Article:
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Blood Glucose, MGUS, Myeloma & Metformin (Part Nine)

Home/About Pat, Caregivers, Inspirational, Nutrition, Research, Side effects, Support, Tips, Transplants/Blood Glucose, MGUS, Myeloma & Metformin (Part Nine)

Blood Glucose, MGUS, Myeloma & Metformin (Part Nine)

A lot has happened since I ran two of the final installments about the importance of controlling blood glucose by Danny Parker:

Blood Glucose, MGUS, Myeloma & Metformin (Part Seven and Eight)

 

ASH, unscheduled trips to the ICU, Iowa City drama. A lot went wrong in December. I’m still having trouble bouncing back from my second autologous stem cell transplant (tandem) in less than six months. But on the myeloma front, the news was great! My PET scan showed no active myeloma. No new lesions. No active myeloma hanging around in any of the old ones.

Christmas, New Years, feverishly (literally running a fever from time to time, including tonight) working on preparations for this year’s Pat’s Myeloma Beach Party Event.

I’m afraid I lost track of Danny’s project. He reminded me about it last night as he graciously agreed to speak and lead activities in Fernandina Beach April 1st, 2nd and 3rd at the gathering. So exciting to see old friends again; people I email with more often than family. Heck my readers are my family!

The thing is, I think Danny’s ninth and final installment is his best. You do a great job wrapping things up with a big red bow for us, Danny.

His belated holiday gift to us. See what you think:

What to do While we Wait?

What to do while we wait for more definitive data on whether metformin or ritonavir might be possible treatments for us?

Firstly, we watch and use the other FDA approved drugs becoming available under guidance of our doctors to help ourselves. But clearly, from my perspective, it seems prudent for myeloma patients to watch their blood glucose carefully—and to keep an eye on clinical trials and other developments regarding metformin and myeloma.If your blood glucose is high and you have myeloma or MGUS, it might be advisable to see an endocrinologist.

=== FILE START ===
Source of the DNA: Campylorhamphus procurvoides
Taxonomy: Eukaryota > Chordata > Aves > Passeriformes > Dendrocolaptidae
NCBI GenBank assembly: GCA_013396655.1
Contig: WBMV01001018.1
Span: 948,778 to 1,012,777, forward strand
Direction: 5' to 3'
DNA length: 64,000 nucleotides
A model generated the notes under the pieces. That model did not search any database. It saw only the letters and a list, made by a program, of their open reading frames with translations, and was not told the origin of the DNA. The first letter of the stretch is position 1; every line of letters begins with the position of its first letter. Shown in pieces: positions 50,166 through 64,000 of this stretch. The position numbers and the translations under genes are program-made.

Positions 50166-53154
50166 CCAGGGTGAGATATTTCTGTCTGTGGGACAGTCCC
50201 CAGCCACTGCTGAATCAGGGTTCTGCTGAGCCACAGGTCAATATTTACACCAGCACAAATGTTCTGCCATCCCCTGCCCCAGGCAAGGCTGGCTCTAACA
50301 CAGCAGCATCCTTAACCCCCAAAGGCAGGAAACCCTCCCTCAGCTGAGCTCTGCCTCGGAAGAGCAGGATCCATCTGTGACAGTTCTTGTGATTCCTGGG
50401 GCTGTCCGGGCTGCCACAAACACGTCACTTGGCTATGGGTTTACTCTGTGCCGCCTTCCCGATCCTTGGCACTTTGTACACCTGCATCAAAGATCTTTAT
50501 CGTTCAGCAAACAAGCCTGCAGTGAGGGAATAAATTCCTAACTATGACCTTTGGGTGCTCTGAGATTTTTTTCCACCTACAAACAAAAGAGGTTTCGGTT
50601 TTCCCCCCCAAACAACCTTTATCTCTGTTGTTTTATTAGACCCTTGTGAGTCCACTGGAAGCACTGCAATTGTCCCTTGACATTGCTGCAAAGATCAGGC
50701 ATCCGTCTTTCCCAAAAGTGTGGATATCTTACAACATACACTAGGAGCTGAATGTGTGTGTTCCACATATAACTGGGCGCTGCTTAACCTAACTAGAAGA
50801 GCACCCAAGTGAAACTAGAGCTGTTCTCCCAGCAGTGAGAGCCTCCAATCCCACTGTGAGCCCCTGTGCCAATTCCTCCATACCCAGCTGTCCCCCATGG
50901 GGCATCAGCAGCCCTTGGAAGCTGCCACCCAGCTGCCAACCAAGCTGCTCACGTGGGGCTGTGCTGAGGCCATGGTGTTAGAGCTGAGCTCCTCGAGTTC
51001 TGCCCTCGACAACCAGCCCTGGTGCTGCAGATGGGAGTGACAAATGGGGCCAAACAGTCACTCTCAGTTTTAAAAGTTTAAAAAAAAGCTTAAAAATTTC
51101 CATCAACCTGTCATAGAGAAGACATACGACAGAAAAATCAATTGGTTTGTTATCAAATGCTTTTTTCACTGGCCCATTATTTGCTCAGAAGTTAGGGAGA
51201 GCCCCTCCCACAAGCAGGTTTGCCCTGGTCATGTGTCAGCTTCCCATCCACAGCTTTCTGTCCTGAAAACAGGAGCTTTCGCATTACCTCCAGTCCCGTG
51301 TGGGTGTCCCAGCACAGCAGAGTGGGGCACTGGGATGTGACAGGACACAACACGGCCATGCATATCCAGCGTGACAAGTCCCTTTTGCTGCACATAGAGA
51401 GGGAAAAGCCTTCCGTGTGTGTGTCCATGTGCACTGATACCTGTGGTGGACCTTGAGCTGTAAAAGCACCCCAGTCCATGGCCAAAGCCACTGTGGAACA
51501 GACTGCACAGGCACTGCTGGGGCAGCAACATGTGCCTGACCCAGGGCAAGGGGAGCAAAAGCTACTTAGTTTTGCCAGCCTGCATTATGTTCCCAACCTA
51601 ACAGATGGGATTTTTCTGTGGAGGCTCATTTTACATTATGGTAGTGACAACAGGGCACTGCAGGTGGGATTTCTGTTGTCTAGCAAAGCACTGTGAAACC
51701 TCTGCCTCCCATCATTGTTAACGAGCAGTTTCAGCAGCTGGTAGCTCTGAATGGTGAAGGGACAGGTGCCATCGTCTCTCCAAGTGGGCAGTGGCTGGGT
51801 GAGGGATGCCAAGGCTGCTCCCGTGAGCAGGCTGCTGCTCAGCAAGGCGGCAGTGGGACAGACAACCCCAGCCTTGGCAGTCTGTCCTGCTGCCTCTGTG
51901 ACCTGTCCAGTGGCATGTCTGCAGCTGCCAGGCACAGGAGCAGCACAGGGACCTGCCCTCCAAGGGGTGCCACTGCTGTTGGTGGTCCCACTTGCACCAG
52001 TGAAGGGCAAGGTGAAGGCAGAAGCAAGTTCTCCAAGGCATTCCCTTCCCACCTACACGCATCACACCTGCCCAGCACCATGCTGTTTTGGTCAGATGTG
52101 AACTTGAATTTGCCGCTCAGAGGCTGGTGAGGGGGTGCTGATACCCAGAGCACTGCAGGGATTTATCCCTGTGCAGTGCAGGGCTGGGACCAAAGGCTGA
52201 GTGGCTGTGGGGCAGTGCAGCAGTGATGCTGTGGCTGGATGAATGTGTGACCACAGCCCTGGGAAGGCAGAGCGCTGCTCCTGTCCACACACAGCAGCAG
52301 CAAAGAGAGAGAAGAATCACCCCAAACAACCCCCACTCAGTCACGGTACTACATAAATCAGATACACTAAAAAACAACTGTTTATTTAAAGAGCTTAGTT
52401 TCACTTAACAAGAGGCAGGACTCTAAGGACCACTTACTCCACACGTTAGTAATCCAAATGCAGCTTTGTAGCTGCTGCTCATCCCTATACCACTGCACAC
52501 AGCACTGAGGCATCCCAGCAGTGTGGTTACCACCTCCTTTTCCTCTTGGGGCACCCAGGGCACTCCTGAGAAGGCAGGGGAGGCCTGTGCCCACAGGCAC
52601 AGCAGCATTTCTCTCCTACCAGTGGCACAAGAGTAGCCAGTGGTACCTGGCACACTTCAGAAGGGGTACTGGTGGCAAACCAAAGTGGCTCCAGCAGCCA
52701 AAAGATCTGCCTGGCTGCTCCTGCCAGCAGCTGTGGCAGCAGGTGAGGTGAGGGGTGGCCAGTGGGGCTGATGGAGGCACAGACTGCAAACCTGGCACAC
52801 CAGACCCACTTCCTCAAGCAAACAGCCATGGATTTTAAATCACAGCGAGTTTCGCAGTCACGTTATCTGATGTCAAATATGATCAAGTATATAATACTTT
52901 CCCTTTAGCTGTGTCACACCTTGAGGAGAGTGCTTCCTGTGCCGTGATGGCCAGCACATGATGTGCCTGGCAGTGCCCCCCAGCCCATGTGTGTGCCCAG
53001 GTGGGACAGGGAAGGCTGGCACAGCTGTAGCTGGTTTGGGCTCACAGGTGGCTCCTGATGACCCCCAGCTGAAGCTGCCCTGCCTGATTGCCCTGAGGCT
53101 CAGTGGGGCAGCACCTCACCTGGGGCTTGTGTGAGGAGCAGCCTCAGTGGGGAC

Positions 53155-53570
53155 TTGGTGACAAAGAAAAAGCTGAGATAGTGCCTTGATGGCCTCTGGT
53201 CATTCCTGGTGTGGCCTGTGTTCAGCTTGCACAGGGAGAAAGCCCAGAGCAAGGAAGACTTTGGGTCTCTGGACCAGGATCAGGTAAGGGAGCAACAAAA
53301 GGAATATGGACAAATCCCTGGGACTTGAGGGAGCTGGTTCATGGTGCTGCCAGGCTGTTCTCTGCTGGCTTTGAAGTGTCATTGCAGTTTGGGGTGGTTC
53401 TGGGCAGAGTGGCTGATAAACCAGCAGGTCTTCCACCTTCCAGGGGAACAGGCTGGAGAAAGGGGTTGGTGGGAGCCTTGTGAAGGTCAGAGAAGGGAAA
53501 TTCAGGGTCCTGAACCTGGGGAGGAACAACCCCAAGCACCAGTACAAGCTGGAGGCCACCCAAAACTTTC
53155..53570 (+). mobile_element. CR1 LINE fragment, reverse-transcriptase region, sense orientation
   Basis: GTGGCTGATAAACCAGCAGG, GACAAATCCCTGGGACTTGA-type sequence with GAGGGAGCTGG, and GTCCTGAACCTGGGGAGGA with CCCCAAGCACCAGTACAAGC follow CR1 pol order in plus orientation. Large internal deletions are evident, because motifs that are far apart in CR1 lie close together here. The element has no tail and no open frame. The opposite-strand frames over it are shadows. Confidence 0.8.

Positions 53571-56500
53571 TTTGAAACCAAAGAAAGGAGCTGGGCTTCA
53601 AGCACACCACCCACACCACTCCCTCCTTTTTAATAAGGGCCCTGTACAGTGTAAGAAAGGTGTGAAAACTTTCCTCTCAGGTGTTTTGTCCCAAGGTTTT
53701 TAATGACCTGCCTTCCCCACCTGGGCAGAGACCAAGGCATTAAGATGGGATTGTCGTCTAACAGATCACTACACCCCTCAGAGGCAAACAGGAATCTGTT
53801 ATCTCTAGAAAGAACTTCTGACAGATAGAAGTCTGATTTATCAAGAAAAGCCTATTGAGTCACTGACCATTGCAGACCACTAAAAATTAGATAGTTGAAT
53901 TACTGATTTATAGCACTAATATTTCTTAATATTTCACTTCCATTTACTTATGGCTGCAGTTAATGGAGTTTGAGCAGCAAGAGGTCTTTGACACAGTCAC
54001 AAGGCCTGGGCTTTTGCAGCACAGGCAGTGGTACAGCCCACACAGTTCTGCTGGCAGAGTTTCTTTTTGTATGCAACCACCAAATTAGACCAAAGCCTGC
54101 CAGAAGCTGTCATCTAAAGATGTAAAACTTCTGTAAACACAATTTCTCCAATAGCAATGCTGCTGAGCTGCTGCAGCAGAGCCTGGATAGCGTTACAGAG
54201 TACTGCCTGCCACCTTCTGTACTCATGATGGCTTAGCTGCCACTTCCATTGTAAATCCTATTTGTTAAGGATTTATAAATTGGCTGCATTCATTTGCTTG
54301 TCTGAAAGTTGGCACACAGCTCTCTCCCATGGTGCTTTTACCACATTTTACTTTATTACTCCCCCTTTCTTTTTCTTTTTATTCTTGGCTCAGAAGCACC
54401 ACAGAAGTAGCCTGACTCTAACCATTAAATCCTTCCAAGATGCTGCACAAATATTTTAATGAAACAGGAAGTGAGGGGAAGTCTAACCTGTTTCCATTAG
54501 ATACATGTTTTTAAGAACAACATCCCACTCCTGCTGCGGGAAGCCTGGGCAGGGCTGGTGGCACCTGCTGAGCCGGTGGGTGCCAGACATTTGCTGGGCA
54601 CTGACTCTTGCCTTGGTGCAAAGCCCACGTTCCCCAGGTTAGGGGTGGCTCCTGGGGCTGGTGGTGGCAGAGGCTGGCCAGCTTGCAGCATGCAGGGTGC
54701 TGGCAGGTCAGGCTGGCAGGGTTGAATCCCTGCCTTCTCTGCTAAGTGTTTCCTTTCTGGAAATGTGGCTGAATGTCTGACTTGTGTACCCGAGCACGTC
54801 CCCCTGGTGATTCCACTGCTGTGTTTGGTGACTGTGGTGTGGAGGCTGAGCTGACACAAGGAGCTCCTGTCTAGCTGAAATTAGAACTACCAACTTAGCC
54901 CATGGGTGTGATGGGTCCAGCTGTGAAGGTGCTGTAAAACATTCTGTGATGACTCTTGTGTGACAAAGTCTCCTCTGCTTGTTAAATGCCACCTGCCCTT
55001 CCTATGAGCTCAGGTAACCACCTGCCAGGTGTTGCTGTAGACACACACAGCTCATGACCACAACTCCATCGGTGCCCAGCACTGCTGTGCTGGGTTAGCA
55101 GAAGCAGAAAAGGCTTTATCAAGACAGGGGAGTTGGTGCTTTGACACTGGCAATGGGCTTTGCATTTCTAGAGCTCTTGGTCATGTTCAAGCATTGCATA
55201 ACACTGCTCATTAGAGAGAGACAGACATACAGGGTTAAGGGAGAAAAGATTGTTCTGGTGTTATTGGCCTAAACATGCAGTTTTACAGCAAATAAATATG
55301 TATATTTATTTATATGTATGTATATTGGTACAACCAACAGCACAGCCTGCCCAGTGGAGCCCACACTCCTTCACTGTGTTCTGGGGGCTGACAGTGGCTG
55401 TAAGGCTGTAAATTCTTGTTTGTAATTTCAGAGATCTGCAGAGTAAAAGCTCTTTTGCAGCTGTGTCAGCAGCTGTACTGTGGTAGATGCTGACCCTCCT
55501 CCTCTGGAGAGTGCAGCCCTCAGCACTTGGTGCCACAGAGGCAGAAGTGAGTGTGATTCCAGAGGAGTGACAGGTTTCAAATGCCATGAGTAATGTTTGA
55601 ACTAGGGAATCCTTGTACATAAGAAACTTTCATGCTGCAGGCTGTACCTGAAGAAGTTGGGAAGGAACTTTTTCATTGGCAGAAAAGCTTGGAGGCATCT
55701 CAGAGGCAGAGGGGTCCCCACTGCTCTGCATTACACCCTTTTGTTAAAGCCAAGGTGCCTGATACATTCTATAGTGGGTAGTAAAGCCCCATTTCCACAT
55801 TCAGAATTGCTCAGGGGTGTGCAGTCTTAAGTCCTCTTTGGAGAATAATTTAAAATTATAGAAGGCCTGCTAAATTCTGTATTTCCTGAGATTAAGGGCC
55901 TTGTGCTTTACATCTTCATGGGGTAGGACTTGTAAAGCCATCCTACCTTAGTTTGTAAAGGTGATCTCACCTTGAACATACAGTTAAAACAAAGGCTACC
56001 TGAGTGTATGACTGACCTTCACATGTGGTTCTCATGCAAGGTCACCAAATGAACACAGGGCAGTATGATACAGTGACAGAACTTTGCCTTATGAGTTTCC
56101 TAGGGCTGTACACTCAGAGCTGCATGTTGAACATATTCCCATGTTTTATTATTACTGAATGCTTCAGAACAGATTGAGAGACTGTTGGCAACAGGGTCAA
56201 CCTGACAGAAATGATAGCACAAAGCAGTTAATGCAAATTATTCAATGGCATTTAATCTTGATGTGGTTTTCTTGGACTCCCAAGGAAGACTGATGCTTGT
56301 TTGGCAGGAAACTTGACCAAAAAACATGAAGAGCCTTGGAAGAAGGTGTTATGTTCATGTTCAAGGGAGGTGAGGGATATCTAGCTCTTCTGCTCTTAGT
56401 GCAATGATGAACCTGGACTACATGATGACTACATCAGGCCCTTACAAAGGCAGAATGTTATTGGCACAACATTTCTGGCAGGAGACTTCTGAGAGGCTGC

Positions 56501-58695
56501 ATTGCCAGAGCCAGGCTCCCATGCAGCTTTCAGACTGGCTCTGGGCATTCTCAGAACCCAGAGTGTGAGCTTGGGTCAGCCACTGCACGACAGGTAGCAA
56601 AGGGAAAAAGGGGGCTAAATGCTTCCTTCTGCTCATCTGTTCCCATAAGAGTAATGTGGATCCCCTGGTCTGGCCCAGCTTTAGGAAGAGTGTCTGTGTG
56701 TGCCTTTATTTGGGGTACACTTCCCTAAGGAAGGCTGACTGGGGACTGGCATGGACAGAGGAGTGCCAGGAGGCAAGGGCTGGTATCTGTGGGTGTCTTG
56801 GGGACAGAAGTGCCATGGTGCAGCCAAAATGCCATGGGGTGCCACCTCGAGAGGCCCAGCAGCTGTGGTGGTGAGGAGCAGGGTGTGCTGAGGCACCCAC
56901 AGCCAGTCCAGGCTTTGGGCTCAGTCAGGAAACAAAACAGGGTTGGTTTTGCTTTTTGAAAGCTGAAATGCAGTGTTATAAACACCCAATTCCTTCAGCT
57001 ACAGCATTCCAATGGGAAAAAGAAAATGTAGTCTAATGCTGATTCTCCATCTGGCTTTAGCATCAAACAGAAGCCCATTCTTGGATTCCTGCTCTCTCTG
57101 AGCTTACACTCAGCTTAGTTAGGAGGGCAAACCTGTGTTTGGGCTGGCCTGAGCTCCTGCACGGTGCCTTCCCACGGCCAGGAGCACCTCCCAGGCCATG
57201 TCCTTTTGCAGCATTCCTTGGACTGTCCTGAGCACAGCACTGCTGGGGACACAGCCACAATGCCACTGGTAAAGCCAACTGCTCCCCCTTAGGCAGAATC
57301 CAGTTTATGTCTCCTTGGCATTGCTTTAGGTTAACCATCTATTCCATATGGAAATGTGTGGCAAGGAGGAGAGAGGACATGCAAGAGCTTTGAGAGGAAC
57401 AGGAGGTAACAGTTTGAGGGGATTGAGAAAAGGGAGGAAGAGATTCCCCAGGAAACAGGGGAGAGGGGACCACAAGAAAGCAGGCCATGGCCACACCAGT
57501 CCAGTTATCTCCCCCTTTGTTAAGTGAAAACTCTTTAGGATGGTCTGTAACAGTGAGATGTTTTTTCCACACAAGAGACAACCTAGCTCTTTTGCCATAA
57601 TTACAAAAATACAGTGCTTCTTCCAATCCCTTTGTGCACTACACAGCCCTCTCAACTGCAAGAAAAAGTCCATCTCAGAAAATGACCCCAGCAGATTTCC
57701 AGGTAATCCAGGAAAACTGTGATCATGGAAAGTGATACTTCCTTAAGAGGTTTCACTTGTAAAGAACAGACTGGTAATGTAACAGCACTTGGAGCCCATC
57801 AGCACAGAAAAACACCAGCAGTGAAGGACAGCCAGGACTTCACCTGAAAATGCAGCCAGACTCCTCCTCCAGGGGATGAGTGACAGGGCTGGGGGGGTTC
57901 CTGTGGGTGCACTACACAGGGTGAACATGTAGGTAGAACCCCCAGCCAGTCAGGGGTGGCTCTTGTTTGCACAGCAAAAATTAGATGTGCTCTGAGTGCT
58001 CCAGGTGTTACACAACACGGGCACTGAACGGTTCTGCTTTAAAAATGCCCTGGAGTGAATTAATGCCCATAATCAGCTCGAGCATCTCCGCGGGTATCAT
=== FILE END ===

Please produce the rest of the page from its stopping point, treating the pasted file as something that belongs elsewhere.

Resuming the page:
Danny-Parker-Two1-150x150You can also help yourself without metformin: none of your doctors will complain about your personal efforts to control your  blood glucose through diet and exercise. Even if not a magic bullet, there is ever more data showing that this is likely a good idea for those of us suffering multiple myeloma. Indeed, it is a good idea for just about everyone on the planet in the Western World where the epidemic of obesity and Type 2 diabetes seems to grow each year.

In particular, recent rigorous clinical trials published in the Lancet (Ley et al., 2014) have shown that individuals embracing a Mediterranean diet, with foods such as olive oil, whole grains and leafy vegetables and fruits, have a lower risk of developing diabetes.

http://www.ncbi.nlm.nih.gov/pubmed/24910231

In the study, complex carbohydrates foods such as oat cereal, yogurt and low-fat dairy products, green leafy vegetables, grapes, apples, blueberries and walnuts and limited alcohol consumption were associated with reduced diabetes risk. Drinking coffee and even decaffeinated coffee were also associated with lower type 2 diabetes risk.

And the unhelpful foods?Sodas and other sugary drinks, red and processed meats and refined carbohydrates.Candy, ice cream and pastries.And particularly bad would be heavy carbohydrates and sugars eaten on an empty stomach.
Disaster for breakfast?glazed donuts…or pancakes with lots of syrup.

And there is a lot of data to suggest that exercise is important in helping to control blood sugar as experienced within Type 2 diabetes. I just picked out a recent meta-study. There are lots:

http://www.ncbi.nlm.nih.gov/pubmed/24297743

The main enemy?—a sedentary lifestyle.More important than the type of exercise appears to just be the choice of exercise versus surrender to the coach potato life.

So, not only watch your diet, but in consultation with your doctors, get out and move!

Me? Walking is always good– fresh air and a new perspective. And, while I haven’t seen a study yet, I’d bet daily walkers have better mental health too…

Oh, it has been done!

Spanish office workers who are regular walkers report better sense of well-being:

http://www.ncbi.nlm.nih.gov/pmc/articles/PMC4323230/

Who could be surprised?

Be well everyone. And thanks for your patience and attention over the last weeks while I try to make my case that blood glucose could be important to us.

OK, I’ll admit it: I tricked you. How else to set you up for a healthy dose of Danny’s tough love!

By the way, fresh blueberries were on sale today at our local market. $3 for a pint.

Feel good and keep smiling! Pat